In our work with technical assistance providers and clients, we have noted that despite the logical compatibility, companies are hesitant to convert to a worker cooperative without direct assurance from the NMSDC that cooperatives can be certified. Worker cooperatives are a natural fit for MBE certification and simply require an explicit stamp of approval from the NMSDC. As with providing a pathway for certification of ESOPs, we believe that the NMSDC’s express recognition of the cooperative structure could result in more cooperative conversions, greater wealth building opportunities for people of color, and a more diverse and equitable business landscape nationally.
A Powerful Way to Expand Ownership for People of Color
Today, the NMSDC serves as one of the largest gatekeepers for MBE certification and a key driver of the very real impact MBE certification creates for communities of color. It is absolutely critical that MBE certification remains rigorous and authentic, but it is also critical to preserve diverse ownership of companies built by the baby boomer generation—especially boomers of color—and to do so in a way that builds on and expands the economic opportunities those businesses have created.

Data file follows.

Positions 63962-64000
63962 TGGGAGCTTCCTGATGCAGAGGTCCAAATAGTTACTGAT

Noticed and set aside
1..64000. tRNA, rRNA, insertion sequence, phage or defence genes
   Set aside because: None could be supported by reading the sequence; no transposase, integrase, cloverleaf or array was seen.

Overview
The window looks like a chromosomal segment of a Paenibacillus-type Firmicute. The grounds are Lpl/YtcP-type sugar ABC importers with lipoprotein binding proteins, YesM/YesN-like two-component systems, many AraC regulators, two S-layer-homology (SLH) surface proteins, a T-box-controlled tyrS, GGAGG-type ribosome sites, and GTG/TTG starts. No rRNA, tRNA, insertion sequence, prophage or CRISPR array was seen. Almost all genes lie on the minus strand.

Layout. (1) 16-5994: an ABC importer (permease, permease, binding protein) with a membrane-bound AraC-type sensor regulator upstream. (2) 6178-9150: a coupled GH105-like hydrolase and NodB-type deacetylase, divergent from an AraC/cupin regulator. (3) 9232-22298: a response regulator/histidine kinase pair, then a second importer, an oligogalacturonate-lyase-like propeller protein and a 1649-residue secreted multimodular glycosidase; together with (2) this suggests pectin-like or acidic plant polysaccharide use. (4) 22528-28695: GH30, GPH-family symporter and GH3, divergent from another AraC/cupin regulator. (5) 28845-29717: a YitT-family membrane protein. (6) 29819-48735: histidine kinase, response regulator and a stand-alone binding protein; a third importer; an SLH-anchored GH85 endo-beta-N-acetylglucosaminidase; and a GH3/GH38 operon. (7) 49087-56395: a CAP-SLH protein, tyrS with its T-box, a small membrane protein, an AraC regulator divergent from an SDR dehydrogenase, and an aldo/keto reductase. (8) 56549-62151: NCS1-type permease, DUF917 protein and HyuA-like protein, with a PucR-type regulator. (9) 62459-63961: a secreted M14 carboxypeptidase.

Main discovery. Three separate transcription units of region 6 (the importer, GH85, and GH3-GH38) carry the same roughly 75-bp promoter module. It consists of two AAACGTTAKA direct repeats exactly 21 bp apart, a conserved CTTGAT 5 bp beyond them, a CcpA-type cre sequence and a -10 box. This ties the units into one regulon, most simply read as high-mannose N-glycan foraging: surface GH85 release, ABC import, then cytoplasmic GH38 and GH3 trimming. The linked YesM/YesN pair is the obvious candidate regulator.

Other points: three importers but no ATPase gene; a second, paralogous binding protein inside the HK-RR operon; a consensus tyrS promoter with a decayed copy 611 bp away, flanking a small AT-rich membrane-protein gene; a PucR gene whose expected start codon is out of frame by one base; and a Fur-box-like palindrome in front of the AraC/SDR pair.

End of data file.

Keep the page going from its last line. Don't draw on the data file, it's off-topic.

These two goals are complementary and not exclusive. Combining MBE certification with employee ownership has the power to preserve jobs and provide real and meaningful ownership to people of color nationwide. The NMSDC’s inclusion of employee-owned companies in its certifying guidelines could be just the push a retiring owner needs to sell their company to the employees instead of selling off the assets or selling to a private equity firm, both options that are detrimental to employees, deleterious to minority ownership overall, and harmful to communities.
Attorneys Jason Weiner, Lydia Edwards and Tonya Price practice law at Jason Wiener | p.c., where they provide legal and business consulting services to entrepreneurs building social mission enterprises. Their services include assisting companies that wish to democratize ownership and governance structures. For more information, contact email@example.com.